The busiest areas of the country this morning are London - particularly South London, Kent, Yorkshire and the North East.

AA Land Rovers were busy overnight on the A57 around Rotherham helping to mobilise a number of articulated lorries that had got into difficulties.

AA breakdown Patrol Nick Evers gives winter driving advice in the video podcast below.

17:00 Tuesday 30 November

As at 17:00, the AA has attended around 14,000 breakdowns with calls coming in at around 1,000 every hour. The busiest area is London with the M25 (junctions 2-5) a particular hotspot due to falling snow freezing on the carriageways.

AA land Rovers are operating in the most seriously affected areas The AA expects to attend up to 18,000 breakdowns today, which would bring the total to more than 100,000 call-outs since last Thursday (25 November). On a normal Tuesday in November, the AA would typically attend around 10,500 breakdowns for the whole day.

12:30 Tuesday 30 November

Yesterday (Monday) was the AA's busiest November day on record and one of the busiest days in the association's 105-year history with close to 25,000 call-outs.

Although some people in the worst-affected areas have stayed at home, workload remains very high in the northern half of the country, especially Scotland and North-east England.

As at 12:30, the AA has attended more than 6,500 breakdowns today with calls currently coming in at around 1,600 every hour.

The AA expects to attend up to 18,000 breakdowns today, which would bring the total to more than 100,000 call-outs since last Thursday (25 November).

On a normal Tuesday in November, the AA would typically attend around 10,500 breakdowns for the whole day.

Last night, two AA patrols in a Land Rover helped with the rescue effort when 60 cars got stuck for several hours in Louth, Lincolnshire. They then helped with a stricken tanker in the area. This morning, the same AA crew were kept busy when at least eleven vehicles, including an ambulance with patient on board and articulated lorry, got stuck on the A157 in rural Lincolnshire.

Paul Leather, AA patrol of the year, says: "Scotland and northern England remain very busy and snow is causing problems in other areas. We're expecting things to get even busier this evening when roads turn more treacherous with ice. If local conditions are particularly bad, heed the police advice about whether or not to travel – they don't give out that advice lightly.

"If you are driving on icy roads, try to minimise the use of brakes to reduce the risk of sliding – keep your speed down, stay in a higher gear to aid traction, anticipate hazards, and keep well apart from other vehicles."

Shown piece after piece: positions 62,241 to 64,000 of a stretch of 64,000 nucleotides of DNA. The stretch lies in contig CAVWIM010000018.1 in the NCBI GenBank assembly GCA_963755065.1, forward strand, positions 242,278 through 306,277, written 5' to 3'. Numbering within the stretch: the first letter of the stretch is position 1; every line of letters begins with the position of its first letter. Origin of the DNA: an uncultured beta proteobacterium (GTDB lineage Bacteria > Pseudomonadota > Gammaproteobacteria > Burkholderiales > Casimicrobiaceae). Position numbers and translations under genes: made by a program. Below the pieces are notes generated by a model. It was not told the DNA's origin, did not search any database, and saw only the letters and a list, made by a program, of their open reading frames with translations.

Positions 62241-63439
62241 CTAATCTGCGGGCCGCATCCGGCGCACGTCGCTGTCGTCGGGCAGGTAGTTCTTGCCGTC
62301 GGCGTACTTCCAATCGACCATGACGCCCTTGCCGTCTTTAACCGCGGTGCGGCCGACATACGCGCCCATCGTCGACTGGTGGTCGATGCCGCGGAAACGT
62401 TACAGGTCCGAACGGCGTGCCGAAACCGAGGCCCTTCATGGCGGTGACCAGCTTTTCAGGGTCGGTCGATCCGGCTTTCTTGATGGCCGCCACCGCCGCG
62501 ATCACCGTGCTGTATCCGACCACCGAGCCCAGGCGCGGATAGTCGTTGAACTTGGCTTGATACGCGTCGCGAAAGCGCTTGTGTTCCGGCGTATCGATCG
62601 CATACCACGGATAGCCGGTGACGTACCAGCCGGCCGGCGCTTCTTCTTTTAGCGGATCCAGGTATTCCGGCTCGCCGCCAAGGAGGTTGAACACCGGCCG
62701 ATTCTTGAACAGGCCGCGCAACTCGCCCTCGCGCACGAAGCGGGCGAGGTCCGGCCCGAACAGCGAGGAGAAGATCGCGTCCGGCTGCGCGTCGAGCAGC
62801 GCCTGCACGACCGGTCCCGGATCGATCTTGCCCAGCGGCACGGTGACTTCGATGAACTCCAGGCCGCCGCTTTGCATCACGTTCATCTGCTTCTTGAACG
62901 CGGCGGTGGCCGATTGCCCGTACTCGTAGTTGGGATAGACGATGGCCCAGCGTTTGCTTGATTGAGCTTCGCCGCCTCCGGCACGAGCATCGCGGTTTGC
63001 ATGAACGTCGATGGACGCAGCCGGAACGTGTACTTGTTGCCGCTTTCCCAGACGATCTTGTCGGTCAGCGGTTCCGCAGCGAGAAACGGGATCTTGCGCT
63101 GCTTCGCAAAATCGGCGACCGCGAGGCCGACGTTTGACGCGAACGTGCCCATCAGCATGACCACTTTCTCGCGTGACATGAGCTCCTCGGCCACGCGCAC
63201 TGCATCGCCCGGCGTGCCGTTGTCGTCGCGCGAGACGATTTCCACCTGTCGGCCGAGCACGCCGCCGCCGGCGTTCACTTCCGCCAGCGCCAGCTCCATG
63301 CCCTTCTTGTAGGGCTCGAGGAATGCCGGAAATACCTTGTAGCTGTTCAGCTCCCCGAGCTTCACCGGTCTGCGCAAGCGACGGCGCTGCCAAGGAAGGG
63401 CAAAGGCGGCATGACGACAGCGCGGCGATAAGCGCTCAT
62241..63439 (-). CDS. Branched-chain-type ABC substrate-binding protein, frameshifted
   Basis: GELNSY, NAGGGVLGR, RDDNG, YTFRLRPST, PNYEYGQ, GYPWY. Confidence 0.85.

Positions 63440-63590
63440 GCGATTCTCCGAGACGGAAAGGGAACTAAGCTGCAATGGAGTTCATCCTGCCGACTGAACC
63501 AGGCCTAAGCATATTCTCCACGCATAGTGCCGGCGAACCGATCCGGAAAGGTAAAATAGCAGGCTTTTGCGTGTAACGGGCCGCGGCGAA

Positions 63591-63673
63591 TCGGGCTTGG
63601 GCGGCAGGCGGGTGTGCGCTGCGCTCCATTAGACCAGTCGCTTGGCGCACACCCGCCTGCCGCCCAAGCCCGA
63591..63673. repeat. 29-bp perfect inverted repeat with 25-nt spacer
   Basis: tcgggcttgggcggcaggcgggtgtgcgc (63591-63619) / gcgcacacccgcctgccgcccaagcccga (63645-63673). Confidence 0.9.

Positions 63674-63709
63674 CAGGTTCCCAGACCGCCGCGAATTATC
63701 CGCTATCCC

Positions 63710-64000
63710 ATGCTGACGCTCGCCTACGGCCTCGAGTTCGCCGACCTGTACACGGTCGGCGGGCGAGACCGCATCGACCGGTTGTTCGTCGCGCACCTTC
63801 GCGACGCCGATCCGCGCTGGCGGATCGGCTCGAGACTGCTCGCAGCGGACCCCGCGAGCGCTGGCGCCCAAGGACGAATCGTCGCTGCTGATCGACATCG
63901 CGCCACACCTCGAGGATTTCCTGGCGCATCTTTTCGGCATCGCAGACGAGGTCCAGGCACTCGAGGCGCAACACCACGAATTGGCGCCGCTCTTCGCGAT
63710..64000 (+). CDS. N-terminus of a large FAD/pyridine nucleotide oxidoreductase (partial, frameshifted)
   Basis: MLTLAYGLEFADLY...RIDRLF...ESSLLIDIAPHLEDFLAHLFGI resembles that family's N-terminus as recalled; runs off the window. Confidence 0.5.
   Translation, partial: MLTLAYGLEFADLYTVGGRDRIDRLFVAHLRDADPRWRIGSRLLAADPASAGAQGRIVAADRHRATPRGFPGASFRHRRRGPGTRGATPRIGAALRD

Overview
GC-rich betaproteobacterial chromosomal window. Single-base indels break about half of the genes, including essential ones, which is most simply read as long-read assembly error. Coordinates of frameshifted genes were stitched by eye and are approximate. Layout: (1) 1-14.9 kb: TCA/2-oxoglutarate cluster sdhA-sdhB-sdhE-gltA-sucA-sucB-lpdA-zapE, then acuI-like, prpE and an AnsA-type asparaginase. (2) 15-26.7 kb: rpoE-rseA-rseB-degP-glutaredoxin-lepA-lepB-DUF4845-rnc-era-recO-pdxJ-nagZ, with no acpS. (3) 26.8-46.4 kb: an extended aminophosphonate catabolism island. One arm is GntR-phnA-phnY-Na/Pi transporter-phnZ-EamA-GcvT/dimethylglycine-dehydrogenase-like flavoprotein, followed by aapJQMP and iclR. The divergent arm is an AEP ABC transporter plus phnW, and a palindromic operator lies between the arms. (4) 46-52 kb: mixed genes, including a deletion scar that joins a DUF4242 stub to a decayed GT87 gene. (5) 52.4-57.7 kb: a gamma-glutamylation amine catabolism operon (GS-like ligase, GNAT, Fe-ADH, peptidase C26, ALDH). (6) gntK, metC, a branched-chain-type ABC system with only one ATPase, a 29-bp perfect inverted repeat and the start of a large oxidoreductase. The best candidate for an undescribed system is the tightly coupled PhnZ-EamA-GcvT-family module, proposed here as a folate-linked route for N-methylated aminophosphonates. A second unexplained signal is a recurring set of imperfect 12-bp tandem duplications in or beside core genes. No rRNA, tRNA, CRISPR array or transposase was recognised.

If cars have been left sitting unused during the cold snap, the AA recommends that owners periodically clear the snow off them. This prevents ice building up, which is much harder to clear, and reduces the risk of frozen door locks and door seals.

The overnight temperatures are so low that car doors can freeze shut – try all of them and if you can get in via any one, it's normally easier to open the others by pushing from the inside than by pulling on the outside handle.

Smearing a thin layer of petroleum jelly on the door seals can help prevent doors from freezing shut.

A squirt of a water dispersant such as WD40 into door locks, including the fuel cap lock, will reduce the risk of a frozen lock.


17:30 Monday 29 November

The AA is now on course to have one of its busiest days in its 105-year history with the number of call-outs likely to get close to the all-time record set on 4 January this year when we attended more than 25,000 breakdowns.

As at 17:30, the AA had received just under 20,000 calls for assistance with calls currently coming in at more than 1,200 every hour. On a normal Monday in November, the AA would typically attend around 10,500 call-outs for the whole day.

Paul Leather, AA patrol of the year, says: "We're busy all over the country, not just in those areas with snow. In these very cold temperatures, a car battery might only work at 50% of its capacity, which means it really struggles to cope with the bigger load it's under.

"Give the battery a chance by switching off all the electrics – lights, blowers, automatic wipers, heated seats and rear windscreen, radio etc. – before you start the car. It also helps to dip the clutch as you turn the ignition as it takes load off the starter motor and, ultimately, the battery."


12:30 Monday 29 November